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I'm developing an application written in C# which hosts IronPython. What I'm planning is that the users will write python scripts, which contain classes implementing a pre-defined interface.

Something like:

Define interface in C# code:

public interface IPlugin
{
	void DoSomething();
}

Implement the interface in python code.

class Plugin(IPlugin):

      def DoSomething():
	      print "Doing stuff."

In my application, I load the python script and execute methods implemented by the classes in those scripts.

I want to know: how do I get a handle to all the classes which implement the specified interface in the python script?

For example: if I were to do the whole thing in C#, I have reflection to help me and I can jut load the assembly and go something like:

    Assembly assembly = Assembly.LoadFrom("plugin.dll");
    Type[] types = assembly.GetTypes();
    foreach(Type type in types)
    {
        foreach(Type interfaceType in type.GetInterface())
        {
            if(interfaceType == typeof(IPlugin))
            {
                // gotcha, invoke interface specific methods
            }
        }
     }

How do I do the same, when instead of an assembly, I'm dealing with an IronPython script? I know that using ObjectOperations and the ScriptScope, I can get a handle to the class, if I know its name -- as described here -- but I'm looking for something more robust.

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4 Answers 4

up vote 3 down vote accepted

The problem you have is that IronPython classes are not .NET classes. Python classes are much more dynamic than C# classes so IronPython classes are typically .NET objects.

When you subclass a .NET interface in IronPython it does create a new .NET class, but multiple Python classes will actually share a backing .NET class (only one .NET class will be created for every .NET type subclassed in IronPython).

The correct way to do this is to use Python introspection to collect the IronPython class objects and use a factory function (which you can use as a delegate - casting the returned instance to the interface) where you need to instantiate them.

For example, you could try executing in the Python scope:

list_of_classes = IPlugin.__subclasses__

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Dynamic Languages don't typically use interfaces, you're thinking in a very statically-typed way :)

Instead of worrying whether it matches some predefined interface, you should probably just call the member function and just deal with any exception thrown - you'll have to deal with errors anyways, just make "doesn't fit the method call we expect" to be one more. In Objective-C this would be called an "informal protocol".

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Agreed, except that Rohit may want to use the interface to differentiate between classes he wants to call and helper classes. –  Greg Mar 31 '09 at 5:30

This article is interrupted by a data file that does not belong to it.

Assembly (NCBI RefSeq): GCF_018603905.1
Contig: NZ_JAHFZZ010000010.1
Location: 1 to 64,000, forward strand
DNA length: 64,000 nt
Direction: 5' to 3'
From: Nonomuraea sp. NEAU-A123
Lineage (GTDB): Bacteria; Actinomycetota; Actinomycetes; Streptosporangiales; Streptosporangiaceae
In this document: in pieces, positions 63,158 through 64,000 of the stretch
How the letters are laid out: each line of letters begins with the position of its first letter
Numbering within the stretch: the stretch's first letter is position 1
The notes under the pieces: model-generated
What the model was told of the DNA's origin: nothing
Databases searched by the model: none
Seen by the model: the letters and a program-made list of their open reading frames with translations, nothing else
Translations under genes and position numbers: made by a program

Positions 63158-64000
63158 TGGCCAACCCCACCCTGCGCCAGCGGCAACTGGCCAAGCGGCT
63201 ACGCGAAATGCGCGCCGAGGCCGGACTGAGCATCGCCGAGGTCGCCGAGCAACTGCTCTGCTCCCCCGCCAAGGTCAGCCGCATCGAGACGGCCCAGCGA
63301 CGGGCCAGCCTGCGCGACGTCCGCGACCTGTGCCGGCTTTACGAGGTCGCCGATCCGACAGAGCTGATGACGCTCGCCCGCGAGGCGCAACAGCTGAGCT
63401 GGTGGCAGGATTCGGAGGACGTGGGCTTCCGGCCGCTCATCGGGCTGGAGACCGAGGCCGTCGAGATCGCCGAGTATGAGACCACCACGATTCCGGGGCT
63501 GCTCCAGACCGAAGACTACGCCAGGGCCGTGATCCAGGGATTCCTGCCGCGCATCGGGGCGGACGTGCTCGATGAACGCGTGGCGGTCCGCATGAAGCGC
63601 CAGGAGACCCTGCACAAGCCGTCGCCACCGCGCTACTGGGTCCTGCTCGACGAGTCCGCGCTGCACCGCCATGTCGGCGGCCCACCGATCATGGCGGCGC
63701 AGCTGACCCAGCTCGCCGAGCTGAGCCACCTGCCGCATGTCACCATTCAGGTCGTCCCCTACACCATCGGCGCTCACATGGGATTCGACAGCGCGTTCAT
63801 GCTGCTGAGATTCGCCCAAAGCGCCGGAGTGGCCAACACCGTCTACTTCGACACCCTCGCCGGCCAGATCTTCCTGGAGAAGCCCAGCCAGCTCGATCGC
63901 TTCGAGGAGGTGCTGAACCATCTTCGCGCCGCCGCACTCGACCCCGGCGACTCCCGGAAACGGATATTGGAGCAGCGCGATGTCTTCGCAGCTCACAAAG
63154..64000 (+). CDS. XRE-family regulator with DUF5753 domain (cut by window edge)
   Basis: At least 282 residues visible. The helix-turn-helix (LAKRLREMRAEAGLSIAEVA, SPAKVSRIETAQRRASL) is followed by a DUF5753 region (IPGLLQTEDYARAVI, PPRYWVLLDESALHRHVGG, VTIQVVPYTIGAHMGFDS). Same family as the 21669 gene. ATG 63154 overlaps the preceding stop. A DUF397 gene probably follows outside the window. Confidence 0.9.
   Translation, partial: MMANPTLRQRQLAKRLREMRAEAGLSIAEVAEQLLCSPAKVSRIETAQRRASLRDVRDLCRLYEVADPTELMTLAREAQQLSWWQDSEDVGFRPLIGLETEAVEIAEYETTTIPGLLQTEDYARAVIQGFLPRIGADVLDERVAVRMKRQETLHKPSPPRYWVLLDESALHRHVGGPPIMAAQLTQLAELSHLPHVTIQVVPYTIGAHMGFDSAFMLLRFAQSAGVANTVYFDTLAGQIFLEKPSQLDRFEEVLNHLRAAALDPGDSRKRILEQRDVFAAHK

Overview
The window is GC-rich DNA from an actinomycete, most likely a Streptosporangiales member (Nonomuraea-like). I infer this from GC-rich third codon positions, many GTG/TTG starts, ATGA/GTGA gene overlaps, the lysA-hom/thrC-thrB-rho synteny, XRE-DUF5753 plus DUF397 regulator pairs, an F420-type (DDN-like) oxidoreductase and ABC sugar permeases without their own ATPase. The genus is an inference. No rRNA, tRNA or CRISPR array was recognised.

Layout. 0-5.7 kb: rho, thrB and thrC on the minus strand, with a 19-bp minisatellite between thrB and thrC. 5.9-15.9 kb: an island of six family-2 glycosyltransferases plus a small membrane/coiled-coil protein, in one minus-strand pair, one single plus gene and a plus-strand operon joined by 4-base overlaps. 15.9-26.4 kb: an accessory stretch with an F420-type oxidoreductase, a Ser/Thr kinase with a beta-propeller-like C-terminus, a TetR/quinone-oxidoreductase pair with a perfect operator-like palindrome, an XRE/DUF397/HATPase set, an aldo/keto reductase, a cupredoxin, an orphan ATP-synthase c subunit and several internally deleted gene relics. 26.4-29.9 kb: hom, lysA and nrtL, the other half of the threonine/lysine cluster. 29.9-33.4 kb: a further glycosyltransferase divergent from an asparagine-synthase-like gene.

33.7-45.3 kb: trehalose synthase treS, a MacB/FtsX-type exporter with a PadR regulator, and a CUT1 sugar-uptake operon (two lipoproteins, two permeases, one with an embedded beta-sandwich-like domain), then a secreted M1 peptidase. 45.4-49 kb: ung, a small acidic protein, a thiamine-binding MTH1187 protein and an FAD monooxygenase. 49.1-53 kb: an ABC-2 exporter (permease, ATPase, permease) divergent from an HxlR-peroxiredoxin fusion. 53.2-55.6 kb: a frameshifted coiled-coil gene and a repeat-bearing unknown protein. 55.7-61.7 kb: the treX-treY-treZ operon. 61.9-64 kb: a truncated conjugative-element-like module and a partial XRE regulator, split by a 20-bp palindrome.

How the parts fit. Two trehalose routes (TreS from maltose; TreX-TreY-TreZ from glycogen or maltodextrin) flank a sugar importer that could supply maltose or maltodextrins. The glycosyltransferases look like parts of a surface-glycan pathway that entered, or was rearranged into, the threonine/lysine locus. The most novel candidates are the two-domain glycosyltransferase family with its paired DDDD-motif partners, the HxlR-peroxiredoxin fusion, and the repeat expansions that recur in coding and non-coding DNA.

Yep, Greg spoke my mind. –  Rohit Mar 31 '09 at 5:33
    
But he wants to use these Python object from a statically typed language where he does need to be able to differentiate on type. –  fuzzyman Apr 1 '09 at 1:14

You can always get the backing .NET type for a Python Type by calling clr.GetClrType

Python.GetClrModule(engine) returns the clr module and then call the GetClrType method on it passing in the Python class you obtained using objectoperations. That should give you back a System.Type. After that use the GetInterfaces method as you normally would.

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So, I should be doing a scope.GetItems() and call the GetClrType method on each of the values returned? Is that the correct way? –  Rohit Apr 1 '09 at 6:06

According to the IronPython FAQ it doesn't support compilation of *.py files into an assembly that could then be linked to:

http://ironpython.codeplex.com/Wiki/View.aspx?title=FAQ&referringTitle=Home

But Paul is correct, if you are going to use a dynamic language for this kind of extensibility you kind of want to make it as easy as just editing a file rather than having to understand interfaces from a runtime.

If you are exposing this extensibility point to system-administrator types you might like to consider hosting PowerShell. I wrote a post a little while ago on how to do this:

http://notgartner.wordpress.com/2008/02/23/how-to-host-the-powershell-runtime/

PowerShell is good for this because it already has some adoption in environments where Exchange is used. Mind you - I am a PowerShell fan so take that with a grain of salt :)

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The answer in the FAQ which you point me also says "you can define interfaces in C#, build those into a DLL, and then implement those interfaces in Python code as well as pass the python objects that implement the interfaces to C# code." How to do that is what I'm looking for. –  Rohit Mar 31 '09 at 5:43
    
That is easy. Once you have your C# code compiled into a DLL then all you need to do is clr.AddReference("YourAssembly.dll") and then you can instantiate the types in it. –  Mitch Denny Mar 31 '09 at 22:01

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